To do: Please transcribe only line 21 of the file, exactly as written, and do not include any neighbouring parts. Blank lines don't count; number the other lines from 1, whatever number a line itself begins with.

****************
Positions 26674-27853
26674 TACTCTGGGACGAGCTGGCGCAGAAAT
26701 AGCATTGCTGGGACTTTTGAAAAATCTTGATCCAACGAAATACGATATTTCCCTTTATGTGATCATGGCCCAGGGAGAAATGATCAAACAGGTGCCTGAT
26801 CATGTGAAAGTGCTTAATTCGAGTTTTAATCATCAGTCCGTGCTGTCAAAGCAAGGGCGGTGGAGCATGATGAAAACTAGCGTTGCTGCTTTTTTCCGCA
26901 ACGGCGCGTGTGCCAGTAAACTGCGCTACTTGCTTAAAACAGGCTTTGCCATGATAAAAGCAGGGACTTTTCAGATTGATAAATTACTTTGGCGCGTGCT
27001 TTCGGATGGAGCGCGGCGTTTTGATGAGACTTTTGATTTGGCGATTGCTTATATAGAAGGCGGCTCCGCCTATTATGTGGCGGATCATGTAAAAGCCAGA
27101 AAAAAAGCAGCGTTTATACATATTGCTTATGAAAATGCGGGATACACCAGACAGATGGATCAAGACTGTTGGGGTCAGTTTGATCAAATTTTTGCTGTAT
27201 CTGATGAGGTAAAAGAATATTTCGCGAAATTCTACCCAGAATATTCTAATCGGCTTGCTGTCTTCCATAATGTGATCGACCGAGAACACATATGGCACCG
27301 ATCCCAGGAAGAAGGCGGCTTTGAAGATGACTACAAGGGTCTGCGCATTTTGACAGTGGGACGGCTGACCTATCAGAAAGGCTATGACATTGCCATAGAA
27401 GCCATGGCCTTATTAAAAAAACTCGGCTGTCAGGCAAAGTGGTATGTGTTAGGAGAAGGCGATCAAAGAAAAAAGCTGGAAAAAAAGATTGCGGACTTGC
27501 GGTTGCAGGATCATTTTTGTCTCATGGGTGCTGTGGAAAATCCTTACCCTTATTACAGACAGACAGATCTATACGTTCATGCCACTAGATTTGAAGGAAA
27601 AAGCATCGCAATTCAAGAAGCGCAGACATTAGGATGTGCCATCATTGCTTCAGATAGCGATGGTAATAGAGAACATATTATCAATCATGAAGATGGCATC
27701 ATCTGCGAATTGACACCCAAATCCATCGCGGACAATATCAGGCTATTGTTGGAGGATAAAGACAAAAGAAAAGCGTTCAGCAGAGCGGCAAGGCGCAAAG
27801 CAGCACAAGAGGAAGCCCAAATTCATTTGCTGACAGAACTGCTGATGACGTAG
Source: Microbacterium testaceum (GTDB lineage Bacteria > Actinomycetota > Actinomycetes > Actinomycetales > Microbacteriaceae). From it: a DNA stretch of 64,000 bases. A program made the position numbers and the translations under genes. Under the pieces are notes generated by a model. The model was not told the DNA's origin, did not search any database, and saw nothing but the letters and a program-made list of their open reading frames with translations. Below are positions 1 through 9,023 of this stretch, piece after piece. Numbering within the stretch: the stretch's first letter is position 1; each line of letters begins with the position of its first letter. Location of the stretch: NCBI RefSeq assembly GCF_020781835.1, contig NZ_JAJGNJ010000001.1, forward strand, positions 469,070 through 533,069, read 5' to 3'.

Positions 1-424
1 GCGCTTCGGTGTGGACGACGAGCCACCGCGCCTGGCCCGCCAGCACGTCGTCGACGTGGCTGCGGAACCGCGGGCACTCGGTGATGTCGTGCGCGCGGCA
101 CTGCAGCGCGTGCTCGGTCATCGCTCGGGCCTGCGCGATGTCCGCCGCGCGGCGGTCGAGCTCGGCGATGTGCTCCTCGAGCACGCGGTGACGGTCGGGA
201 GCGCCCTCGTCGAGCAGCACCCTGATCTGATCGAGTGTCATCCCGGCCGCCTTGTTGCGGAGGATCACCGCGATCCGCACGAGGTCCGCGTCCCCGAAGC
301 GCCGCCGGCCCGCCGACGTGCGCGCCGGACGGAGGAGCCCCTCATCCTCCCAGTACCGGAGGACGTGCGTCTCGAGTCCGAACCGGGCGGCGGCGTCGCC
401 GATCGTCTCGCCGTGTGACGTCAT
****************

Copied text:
401 GATCGTCTCGCCGTGTGACGTCAT